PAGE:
The camp was full on the night that we stayed there, and we were glad that we had called ahead to make reservations. We arrived mid-afternoon, and shortly joined a guided walk being led by the woman running the camp. She led us through the sugarcane fields, encouraging us to shout greetings – sawubona (hello-singular) and sanibonani (hello-plural) – to everyone we passed, until we reached a small collection of huts. Inside one of the huts, a woman showed us her beer brewing operation. Our guide explained that this woman brews local beer from maize and sorghum, and that people come to purchase it from her. Her grandchildren acted as the unofficial welcoming committee, greeting us when we arrived and running alongside us when we left, showing off as they ran alongside pushing with old bicycle wheels with sticks.

Back at camp, we relaxed while admiring the breathtaking view, sure that we could see half of Swaziland from our perch, until some local teenagers performed a traditional dance for us. It involved drums and stomping and high kicks, and I wish that I understood more about what the dance signified.

Panorama of the view from Shewula Mountain Camp

Later, we and the other guests shared a feast of various traditional Swazi dishes, including chicken prepared in a peanut sauce, samp (a thick, delicious mixture of hominy and beans), pap, a creamy spinach dish, slices of pumpkin, chunks of white sweet potato, and a light coleslaw.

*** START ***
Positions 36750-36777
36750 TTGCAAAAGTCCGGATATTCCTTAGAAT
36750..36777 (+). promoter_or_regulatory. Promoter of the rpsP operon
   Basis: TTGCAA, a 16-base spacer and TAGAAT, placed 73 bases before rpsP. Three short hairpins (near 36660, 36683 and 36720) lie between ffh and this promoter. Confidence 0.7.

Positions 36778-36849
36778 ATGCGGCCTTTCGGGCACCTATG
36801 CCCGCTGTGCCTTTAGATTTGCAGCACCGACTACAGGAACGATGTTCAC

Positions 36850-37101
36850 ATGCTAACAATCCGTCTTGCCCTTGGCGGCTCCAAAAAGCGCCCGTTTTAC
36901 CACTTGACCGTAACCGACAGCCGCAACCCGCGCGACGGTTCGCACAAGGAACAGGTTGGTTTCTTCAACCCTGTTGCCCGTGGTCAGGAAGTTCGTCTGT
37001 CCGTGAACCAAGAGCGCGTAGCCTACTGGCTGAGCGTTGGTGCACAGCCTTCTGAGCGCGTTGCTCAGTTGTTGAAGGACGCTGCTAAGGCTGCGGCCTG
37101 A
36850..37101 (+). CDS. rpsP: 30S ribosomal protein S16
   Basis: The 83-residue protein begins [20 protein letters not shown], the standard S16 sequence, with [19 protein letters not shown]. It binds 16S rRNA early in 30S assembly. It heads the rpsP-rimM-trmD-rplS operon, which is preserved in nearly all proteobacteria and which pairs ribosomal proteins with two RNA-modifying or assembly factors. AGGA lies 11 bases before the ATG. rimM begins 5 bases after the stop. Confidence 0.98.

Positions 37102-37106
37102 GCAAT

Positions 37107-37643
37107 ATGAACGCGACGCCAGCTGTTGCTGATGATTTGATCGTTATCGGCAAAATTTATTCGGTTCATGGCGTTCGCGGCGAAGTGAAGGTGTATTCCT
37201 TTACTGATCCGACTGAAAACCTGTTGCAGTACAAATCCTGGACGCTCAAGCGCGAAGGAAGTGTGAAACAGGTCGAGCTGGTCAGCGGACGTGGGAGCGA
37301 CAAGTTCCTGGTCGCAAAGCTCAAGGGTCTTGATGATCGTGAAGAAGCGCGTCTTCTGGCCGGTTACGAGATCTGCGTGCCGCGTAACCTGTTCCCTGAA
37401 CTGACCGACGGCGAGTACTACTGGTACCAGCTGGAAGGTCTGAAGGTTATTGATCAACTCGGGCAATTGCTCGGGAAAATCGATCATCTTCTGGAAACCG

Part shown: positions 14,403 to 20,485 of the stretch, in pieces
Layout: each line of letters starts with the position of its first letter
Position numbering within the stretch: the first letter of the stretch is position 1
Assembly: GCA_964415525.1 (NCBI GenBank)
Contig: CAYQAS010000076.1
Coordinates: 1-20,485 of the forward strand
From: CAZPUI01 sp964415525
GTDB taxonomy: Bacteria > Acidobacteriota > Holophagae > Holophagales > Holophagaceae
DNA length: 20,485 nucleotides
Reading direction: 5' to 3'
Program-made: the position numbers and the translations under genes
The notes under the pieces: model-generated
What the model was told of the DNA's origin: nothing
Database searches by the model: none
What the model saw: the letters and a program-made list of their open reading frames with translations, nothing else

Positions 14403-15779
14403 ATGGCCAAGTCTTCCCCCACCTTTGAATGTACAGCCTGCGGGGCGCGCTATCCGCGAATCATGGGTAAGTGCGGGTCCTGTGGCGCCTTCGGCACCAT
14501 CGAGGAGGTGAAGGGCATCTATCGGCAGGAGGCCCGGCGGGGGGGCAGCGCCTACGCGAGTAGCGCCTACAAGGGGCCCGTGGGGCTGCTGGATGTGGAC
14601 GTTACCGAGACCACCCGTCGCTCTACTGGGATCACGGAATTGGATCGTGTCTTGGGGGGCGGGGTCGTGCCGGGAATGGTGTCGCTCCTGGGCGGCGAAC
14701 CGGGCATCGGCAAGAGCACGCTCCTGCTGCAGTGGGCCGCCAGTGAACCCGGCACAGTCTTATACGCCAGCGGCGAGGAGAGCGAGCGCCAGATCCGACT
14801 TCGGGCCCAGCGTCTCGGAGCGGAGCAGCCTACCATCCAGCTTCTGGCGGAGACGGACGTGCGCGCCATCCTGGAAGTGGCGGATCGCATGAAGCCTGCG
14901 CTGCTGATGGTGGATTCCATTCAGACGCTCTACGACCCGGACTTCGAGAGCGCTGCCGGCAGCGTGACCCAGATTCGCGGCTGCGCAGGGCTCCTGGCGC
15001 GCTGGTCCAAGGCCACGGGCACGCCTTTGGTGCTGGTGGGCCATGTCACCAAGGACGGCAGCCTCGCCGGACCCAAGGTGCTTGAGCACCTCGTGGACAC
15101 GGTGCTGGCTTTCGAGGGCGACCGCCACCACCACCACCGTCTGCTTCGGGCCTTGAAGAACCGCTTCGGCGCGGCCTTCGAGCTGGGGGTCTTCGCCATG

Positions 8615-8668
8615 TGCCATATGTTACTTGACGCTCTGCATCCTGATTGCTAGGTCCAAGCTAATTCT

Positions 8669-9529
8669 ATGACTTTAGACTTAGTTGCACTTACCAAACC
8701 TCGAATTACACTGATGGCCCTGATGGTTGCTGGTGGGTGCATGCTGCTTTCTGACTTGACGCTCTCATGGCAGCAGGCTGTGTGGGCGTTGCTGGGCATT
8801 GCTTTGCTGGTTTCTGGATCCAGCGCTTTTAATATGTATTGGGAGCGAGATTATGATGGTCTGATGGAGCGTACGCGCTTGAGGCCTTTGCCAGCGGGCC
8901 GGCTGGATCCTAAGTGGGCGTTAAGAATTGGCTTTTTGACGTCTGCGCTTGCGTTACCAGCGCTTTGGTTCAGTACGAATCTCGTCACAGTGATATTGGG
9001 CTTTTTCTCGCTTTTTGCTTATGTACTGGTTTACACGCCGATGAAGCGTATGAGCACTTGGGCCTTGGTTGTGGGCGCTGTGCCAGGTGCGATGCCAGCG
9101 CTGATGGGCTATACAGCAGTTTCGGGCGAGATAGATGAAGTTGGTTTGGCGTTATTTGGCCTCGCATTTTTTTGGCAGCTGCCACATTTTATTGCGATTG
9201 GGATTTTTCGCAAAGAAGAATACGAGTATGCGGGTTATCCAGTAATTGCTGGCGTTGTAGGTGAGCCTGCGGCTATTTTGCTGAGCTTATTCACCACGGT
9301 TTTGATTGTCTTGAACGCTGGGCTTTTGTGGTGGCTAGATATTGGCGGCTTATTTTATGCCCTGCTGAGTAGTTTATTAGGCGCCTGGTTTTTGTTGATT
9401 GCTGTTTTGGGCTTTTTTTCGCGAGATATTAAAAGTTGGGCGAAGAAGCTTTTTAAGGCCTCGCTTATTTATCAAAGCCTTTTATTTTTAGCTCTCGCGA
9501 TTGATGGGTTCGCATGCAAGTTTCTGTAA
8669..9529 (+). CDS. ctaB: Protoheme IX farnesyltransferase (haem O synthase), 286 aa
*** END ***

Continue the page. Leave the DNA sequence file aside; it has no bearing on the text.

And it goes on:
In the morning, we found ourselves high above the layer of clouds that had settled in the valley. We enjoyed breakfast at camp, including toast cooked over a campfire (leading me to declare that I am now only eating toast if it is cooked over a campfire), and then we packed up our things to leave Swaziland.

Marc above the clouds

Where We Stayed
Malandela’s B&B (Malkerns Valley). Four goats. Cool décor, vibrant location, tasty included breakfast featuring house-made muesli.
☆ Mantenga Lodge (Ezulwini Valley). Four goats. Spacious rooms, swimming pool, attached restaurant with great deck and included breakfast. Free wifi in our room!